Sharjah24 – Reuters: The U.S. Food and Drug Administration has tested an electronic self-balancing exoskeleton designed to rehabilitate disabled people and help them move and walk. The device works to support the patient’s limbs and help him balance and move.
As soon as Oscar Constanza gives the order, a large frame strapped to his body lifts him up, and he starts walking.
"It's new for me, because previously I've always needed assistance to walk, and now, I no longer need assistance, so I feel independent."
16-year-old Constanza has a genetic neurological condition that means his nerves don't send enough signals to his legs.
This exoskeleton, an outer frame that supports and simulates body movement, is now giving him some degree of independence.
One of the engineering minds behind this invention is Constanza's own father - Jean-Louis, who co-founded the company Wandercraft.
"There are three of us who are the founders of Wandercraft, which was founded in 2012. Two of the founders, including myself, have loved ones in our family in wheelchairs. For me, it's my son Oscar, and one day, he said to me, 'Dad, you're a robotics engineer, why don't you make a robot that will help me me to walk?'"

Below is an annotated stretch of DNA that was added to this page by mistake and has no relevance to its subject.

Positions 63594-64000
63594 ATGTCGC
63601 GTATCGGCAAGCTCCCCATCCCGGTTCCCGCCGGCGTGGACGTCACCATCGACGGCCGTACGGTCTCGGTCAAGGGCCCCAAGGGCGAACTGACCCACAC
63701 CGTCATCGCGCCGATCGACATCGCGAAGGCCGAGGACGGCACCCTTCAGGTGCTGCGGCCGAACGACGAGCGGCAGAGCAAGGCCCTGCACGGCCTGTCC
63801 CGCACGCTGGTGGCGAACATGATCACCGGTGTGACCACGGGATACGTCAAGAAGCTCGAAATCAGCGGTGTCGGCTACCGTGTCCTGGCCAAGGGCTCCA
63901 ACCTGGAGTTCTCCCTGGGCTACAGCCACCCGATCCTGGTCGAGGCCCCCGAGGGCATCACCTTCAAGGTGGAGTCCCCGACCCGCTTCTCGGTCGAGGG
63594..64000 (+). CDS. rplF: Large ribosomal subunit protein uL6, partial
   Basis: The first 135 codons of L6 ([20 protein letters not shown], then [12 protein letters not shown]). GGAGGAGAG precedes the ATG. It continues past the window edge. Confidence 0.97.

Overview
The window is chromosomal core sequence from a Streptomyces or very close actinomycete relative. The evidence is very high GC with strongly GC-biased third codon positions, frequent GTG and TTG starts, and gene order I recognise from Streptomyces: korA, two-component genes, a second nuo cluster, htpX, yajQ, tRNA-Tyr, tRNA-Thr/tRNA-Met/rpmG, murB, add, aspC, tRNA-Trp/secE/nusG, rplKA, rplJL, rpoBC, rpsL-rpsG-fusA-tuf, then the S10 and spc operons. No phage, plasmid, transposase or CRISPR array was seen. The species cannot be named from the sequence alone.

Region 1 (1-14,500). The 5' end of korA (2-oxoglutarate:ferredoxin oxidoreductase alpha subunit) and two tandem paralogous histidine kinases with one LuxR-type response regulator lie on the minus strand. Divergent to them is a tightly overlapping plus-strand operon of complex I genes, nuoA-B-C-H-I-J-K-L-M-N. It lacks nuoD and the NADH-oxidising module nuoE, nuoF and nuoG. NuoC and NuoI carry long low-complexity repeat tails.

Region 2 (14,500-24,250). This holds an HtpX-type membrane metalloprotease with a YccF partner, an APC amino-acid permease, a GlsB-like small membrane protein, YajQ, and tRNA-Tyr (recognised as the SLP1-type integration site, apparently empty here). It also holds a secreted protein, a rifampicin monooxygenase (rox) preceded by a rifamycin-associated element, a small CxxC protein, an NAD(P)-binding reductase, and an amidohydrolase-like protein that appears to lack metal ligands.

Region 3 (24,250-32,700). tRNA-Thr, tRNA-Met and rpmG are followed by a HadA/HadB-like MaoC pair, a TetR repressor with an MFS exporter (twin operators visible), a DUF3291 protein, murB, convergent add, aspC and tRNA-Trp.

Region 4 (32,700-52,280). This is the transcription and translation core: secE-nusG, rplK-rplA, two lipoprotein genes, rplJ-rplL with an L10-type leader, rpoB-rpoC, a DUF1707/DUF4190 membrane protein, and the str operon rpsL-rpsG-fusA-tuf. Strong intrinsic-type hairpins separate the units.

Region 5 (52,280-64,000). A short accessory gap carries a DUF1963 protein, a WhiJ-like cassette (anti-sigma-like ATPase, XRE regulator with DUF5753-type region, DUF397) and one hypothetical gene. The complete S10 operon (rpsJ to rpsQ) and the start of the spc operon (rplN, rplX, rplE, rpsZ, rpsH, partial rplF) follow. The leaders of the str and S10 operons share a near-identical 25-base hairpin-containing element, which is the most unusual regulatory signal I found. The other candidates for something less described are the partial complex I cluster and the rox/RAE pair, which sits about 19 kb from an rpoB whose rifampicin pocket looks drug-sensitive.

Other companies across the world are also manufacturing exoskeletons, competing to make them as light as possible.
Some are focused on helping people with disability walk, others on a series of applications, like making standing less tiring for factory workers.
For Jean-Louis, the purpose of his product is simple.
"We're doing all this work because we are sure that in 10 years, there will be no longer be, or much fewer wheelchairs. Wheelchairs are an anomaly. Men, women, human beings are meant to be upright."
Wandercraft's exoskeleton has been sold to dozens of hospitals in France, Luxembourg and the U.S.
The company said it is not ready for private individuals' everyday use as a personal exoskeleton would need to be much lighter.
Kevin Piette, who lost his ability to walk in a bike accident 10 years ago, said trying the robot on gave him a taste of autonomy.
"I'm convinced that there are plenty of people who would like to be able to gain back this autonomy or at least the advantages of being upright, be it one, two, three hours per day, to be able to make progress today in your home while upright. I think there are already huge benefits for the body, also emotionally and socially. There are plenty of benefits to having it in your home and in the future, having it outside of course. I think that will please a lot of people, that's for sure."